For all these reasons, I recommend giving boarders an extra-wide berth, and do it in silence.

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Scott Wedel 4 months, 3 weeks ago

Dr Steinberg's experiences seem pretty typical for any slower skier.

There are many skiers and snowboarders that give little or no consideration to slower skiers. That it is all too common for slower skiers to feel intimidated by fast skiers coming uncomfortably close.

I would add to Dan Shores' comment that a cyclist saying "left" or "right" is a request to continue straight or to make more room. That is not as practical for skiers because the slower skier is not going straight down the hill.

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Dan Shores 4 months, 3 weeks ago

It is my experience that people "lean" in the same direction that they look, which would in theory cause them to turn away from the direction that they look, but it doesn't really matter, they are startled and more likely to crash and perhaps injure themselves and others. I also wanted to add as Rhys did that the only time you really want to look up hill and behind you is if you are entering a trail, or if you are skiing or riding and you intend to make a wide turn and go completely across the run. Also be aware that snow boarders do have a blind spot on the back side so be extra careful if you are in that position.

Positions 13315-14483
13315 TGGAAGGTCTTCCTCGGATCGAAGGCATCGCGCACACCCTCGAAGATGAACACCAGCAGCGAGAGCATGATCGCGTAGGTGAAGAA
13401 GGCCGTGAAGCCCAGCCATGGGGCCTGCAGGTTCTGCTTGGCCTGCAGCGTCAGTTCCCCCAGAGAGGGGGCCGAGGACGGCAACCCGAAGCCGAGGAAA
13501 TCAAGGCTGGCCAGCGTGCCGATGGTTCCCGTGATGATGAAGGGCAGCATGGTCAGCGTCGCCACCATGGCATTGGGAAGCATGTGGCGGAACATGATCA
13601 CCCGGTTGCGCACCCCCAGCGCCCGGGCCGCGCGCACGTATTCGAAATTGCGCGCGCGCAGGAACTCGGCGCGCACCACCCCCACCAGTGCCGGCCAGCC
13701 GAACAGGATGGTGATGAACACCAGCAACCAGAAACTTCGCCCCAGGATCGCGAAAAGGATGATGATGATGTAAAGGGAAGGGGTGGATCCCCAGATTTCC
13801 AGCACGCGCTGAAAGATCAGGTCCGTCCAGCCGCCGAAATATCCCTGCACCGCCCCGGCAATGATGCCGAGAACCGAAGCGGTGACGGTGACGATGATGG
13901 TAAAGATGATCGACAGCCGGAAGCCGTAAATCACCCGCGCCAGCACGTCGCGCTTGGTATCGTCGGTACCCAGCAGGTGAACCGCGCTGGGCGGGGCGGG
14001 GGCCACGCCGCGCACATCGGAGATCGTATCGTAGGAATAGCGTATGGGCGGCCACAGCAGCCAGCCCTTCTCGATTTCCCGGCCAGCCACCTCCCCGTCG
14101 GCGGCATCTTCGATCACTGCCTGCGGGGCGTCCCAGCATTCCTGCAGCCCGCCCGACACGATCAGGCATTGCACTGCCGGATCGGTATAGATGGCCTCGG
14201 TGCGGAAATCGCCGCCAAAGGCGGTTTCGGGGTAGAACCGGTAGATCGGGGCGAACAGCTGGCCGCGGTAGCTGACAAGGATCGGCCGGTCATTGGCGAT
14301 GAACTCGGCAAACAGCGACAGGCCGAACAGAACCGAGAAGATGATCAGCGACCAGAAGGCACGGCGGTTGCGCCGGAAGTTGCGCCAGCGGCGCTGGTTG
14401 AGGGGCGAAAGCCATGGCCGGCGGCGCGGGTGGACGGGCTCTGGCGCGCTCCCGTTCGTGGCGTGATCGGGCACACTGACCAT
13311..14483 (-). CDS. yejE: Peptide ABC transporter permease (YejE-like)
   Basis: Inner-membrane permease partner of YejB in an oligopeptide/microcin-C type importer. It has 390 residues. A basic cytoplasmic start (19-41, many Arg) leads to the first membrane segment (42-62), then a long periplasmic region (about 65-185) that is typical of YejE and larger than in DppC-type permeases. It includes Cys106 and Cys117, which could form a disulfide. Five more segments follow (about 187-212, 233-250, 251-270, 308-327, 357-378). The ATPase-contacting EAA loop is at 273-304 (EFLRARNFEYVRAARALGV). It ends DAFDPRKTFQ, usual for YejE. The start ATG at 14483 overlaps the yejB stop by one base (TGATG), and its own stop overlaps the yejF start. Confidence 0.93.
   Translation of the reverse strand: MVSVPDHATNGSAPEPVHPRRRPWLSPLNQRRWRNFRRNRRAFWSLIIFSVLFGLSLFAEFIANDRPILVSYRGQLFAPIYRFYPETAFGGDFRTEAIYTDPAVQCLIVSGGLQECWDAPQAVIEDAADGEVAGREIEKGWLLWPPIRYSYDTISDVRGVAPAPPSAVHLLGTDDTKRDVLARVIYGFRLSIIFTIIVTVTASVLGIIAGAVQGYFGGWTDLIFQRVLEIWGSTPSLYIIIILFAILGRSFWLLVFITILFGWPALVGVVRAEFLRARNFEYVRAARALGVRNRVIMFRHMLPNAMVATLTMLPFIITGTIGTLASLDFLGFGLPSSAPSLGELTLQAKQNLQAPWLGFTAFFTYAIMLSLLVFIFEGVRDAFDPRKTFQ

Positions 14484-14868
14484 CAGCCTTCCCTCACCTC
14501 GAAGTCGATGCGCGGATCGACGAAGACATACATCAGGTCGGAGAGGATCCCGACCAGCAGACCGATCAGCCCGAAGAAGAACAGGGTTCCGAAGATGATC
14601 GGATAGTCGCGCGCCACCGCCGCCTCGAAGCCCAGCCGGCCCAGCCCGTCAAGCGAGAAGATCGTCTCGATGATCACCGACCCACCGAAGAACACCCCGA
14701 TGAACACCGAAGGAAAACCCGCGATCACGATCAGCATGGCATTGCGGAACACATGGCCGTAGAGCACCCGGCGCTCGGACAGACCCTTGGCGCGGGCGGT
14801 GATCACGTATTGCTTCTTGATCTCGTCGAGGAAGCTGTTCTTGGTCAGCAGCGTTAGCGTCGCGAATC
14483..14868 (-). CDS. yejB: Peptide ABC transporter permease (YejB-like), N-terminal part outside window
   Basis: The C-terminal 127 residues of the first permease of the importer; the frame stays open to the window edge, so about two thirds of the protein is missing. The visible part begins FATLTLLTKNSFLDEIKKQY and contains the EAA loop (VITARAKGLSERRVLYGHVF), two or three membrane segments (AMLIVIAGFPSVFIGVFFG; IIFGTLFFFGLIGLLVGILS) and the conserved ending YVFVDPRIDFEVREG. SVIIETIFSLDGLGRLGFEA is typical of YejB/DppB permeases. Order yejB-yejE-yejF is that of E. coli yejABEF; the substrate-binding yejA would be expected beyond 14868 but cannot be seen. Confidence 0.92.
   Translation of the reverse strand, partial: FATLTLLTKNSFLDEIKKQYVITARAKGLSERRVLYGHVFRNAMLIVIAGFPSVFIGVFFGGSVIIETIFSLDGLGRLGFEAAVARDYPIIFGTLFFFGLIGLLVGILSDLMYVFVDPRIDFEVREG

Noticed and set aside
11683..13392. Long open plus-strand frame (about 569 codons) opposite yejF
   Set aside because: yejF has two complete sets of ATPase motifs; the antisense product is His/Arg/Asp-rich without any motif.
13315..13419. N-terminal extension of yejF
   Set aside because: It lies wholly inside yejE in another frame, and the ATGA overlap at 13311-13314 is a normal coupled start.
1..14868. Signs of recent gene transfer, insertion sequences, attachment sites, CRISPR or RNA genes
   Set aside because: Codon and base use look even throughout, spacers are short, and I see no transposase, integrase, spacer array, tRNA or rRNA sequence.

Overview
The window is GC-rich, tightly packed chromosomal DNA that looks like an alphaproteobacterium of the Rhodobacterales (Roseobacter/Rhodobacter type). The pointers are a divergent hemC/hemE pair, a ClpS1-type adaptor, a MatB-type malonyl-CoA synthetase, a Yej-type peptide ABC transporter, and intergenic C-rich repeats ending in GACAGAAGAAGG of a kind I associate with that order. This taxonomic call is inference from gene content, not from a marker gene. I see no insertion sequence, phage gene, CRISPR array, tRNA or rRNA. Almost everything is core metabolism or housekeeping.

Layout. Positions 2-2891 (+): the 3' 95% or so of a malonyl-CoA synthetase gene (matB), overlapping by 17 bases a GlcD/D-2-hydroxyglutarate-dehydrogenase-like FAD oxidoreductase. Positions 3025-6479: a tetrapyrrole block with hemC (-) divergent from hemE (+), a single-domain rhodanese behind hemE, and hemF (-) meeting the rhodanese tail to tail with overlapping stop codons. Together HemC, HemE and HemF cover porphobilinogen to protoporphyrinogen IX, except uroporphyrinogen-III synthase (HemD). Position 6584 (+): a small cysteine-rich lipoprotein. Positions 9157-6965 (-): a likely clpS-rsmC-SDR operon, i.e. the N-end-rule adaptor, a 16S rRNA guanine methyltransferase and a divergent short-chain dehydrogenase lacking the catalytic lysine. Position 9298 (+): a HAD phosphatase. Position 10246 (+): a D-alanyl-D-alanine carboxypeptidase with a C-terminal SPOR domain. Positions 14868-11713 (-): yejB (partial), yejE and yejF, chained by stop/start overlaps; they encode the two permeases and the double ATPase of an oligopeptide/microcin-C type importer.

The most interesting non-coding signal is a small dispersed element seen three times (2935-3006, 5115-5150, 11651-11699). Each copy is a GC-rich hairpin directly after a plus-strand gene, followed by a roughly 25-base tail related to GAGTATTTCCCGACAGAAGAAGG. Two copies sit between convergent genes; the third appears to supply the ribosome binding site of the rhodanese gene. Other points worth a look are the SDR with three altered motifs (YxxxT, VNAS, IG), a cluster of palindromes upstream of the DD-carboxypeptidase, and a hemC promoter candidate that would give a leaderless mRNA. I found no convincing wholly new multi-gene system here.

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rhys jones 4 months, 3 weeks ago

Right again, Dan-o. If you are behind a boarder, they could come careening into you at any instant, as they have no idea you are there. Best to get around as soon and wide as possible. They seem to LOVE going backwards at abandon, clear across the run sometimes.

This is not a digression, but an expansion: I'm curious to see how the snow bikes we are seeing in greater frequency work out in the long run. My guess is that when that much metal contacts some soft innocent human tissue, with tragic results, then after the liability dust settles, we will no longer see those up there.

And I'm amazed what passes for skis these days, not that I'm the minimum-length dictator, life couldn't be that good.

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mark hartless 4 months, 3 weeks ago

Gee, I can't imagine why anyone would want to give up such a wonderful sounding sport like this for snowmoblinig...

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erich ferguson 4 months, 3 weeks ago

and after all this time I thought all you had to do was tap your poles together repeatedly to part the unsuspecting ski/ snowboard seas. Stupid me

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Dan Shores 4 months, 2 weeks ago

Clicking your poles is actually a pretty good idea as long as you don't think you have any right of way or can part the seas. It is completely the responsibility of the skier or rider who is overtaking another skier or rider to avoid the person they are overtaking. Any reasonably skilled skier or rider should be able to accomplish this task with ease. One of my favorite peeves is those who consider themselves to be "experts" at their sport but seem to need, or want, people to clear out of their way. It's like wanting the trees to move out of your way when skiing in the closet. Rather ironic.